Part of Hadrian’s Wall is discovered in Newcastle city center in England

Part of Hadrian’s Wall is discovered in Newcastle city center in England

Part of Hadrian’s Wall is discovered in Newcastle city center in England

During the investigations on-site as part of a scheme to revive a historic building in Newcastle city the Hadrians’ Wall was uncovered. The section of the wall on Westgate Road was discovered outside the Mining Institute. It was reportedly last seen during a site excavation in 1952.

It’s been 65 years since Hadrian’s Wall was last discovered in the city

But the acting general manager of the Mining Institute, Simon Brooks, said: “There was some controversy about whether the Wall was found. Many people have been sceptical but now we have clear evidence and we are delighted.”

The Newcastle-based archaeological practice is carrying out site investigations. Archaeologist Alan Rushworth said: “Various people doubted what had been found in 1952, but it now provides much more precision about the course of the wall.”

Nick Hodgson, author of the new book, Hadrian’s Wall on Tyneside, said: “It is wonderful to see the wall again in the centre of Newcastle.”

Simon Brooks showing the section of Hadrian’s Wall that’s been found on Westgate Road outside the Mining Institute

The wall has also been previously located under the Coopers Mart building at the bottom of Westgate Road, now occupied by Ryder Architecture.

The remains of a milecastle – a small Roman fort – have also been found near Newcastle Arts Centre on Westgate Road.

The investigations have also uncovered the 6ft wide foundations of Westmoreland House, which was demolished to make way for the Mining Institute building in Neville Hall, which opened in 1872.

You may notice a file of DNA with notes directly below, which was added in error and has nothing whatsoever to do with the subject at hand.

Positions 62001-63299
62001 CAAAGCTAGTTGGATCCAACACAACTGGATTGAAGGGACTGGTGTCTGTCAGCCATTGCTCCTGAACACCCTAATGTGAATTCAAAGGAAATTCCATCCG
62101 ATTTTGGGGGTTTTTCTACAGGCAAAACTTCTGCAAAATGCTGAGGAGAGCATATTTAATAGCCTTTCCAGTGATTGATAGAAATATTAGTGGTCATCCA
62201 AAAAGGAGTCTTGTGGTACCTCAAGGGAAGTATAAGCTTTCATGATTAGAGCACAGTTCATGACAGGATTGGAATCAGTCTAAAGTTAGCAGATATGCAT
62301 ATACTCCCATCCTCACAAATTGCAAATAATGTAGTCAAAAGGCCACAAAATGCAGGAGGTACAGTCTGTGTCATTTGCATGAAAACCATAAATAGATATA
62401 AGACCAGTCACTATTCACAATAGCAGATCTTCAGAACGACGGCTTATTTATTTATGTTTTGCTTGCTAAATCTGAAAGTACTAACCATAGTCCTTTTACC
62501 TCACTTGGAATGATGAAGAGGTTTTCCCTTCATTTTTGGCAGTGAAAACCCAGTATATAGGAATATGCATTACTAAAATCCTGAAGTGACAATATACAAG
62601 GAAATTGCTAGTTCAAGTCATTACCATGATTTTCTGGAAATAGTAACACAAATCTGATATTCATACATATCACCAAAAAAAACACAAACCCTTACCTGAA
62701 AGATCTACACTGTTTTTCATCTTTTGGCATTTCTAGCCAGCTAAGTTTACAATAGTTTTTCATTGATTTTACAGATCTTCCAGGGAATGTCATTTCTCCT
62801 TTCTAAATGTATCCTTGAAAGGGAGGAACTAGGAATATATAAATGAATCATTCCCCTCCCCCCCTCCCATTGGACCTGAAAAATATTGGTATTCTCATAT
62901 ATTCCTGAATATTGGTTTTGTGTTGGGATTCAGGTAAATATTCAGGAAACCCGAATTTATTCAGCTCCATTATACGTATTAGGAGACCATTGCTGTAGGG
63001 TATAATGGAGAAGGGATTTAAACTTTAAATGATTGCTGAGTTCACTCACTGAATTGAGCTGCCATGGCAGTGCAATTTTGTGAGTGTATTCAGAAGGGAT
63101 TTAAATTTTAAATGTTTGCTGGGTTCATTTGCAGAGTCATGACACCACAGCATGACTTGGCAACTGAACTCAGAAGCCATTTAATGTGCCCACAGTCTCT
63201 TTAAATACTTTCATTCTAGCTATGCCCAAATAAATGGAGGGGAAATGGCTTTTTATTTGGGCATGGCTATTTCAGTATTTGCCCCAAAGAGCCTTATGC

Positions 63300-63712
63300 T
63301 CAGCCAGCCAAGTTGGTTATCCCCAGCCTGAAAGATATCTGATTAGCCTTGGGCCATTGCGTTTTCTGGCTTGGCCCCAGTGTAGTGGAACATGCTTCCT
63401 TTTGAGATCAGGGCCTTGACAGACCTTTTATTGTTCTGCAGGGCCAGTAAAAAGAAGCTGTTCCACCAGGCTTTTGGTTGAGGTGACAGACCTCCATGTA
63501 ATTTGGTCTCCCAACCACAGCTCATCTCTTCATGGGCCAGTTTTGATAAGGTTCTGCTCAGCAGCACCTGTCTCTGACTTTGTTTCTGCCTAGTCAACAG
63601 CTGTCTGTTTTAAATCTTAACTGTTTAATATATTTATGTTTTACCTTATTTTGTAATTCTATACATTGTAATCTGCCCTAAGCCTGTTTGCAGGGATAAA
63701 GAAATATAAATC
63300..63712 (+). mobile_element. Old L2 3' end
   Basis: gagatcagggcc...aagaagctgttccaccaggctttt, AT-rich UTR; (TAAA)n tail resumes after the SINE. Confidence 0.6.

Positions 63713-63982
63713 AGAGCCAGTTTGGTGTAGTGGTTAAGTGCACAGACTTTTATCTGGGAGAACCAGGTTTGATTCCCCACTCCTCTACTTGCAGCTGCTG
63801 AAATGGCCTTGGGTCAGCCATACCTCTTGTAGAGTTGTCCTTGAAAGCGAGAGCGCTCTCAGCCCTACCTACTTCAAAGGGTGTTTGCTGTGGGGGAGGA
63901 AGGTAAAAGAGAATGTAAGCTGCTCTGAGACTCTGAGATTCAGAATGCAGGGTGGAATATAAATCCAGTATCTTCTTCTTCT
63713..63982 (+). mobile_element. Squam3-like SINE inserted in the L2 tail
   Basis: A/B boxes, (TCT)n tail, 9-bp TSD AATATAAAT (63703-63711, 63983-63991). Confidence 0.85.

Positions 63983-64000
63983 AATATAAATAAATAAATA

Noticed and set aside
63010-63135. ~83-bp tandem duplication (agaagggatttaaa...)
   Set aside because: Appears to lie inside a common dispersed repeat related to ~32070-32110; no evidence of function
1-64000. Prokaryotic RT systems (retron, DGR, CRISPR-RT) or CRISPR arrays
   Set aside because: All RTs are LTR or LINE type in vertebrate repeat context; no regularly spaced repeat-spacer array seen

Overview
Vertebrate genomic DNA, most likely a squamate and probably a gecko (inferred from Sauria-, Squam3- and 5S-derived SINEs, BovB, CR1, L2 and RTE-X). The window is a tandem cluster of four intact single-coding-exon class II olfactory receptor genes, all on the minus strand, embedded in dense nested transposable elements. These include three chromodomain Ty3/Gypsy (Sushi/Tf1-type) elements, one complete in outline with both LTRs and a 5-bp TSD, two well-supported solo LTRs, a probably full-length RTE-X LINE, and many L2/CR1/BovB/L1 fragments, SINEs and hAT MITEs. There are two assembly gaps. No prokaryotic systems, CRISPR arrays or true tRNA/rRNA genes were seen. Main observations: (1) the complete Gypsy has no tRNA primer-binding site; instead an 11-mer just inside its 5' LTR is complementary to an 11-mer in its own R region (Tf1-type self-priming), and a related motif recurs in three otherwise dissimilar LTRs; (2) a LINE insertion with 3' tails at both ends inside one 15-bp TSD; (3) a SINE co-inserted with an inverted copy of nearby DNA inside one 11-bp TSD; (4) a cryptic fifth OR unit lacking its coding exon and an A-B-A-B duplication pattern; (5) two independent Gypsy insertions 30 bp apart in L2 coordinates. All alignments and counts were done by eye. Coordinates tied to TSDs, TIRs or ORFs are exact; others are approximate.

It was unearthed outside the Mining Institute in Newcastle

The origins of the house, which was the property of the powerful Neville family, date from the 14th century and what has been revealed is probably the base of a wing from the 17th century.

A dig inside the institute has revealed a cellar of Westmoreland House, which had been filled in with slag to level the ground after the demolition of the building probably from industrial works in what is now known as the Stephenson Quarter. Mixed with slag is waste such as animal bones, oyster shells and clay pipes.

“It looks like they are using whatever they could get their hands on to fill in the cellars,” said Alan.

Last year, the North of England Institute of Mining and Mechanical Engineers won a £600,000 development grant from the Heritage Lottery Fund to pave the way for a bid next year for more than £4m for a project which involves:

• The preservation and celebration of the institute’s industrial and engineering heritage and the genius of the early pioneers and entrepreneurs whose skill, knowledge and invention were exported around the world

• The restoration of the exterior of the institute’s grade II-star listed Neville Hall along with the renovation of interior rooms, including the sumptuous Nicholas Wood Memorial Hall and the Edwardian lecture theatre

• Digitisation of its unique archive, creating online access for research into one of the most important collections in the world for the study of the Industrial Revolution

• Securing a future role for the institute through a proposed Common Room of the Great North to provide meeting spaces for the region and promoting – in the building and online – a programme of debates, conferences, seminars and events that contribute to the economic, social, environmental and cultural life of the North East.

• Exploration and development of a programme aimed at ensuring that the institute and its heritage are better understood by the communities of the North, as well as the promotion of engineering careers and apprenticeships

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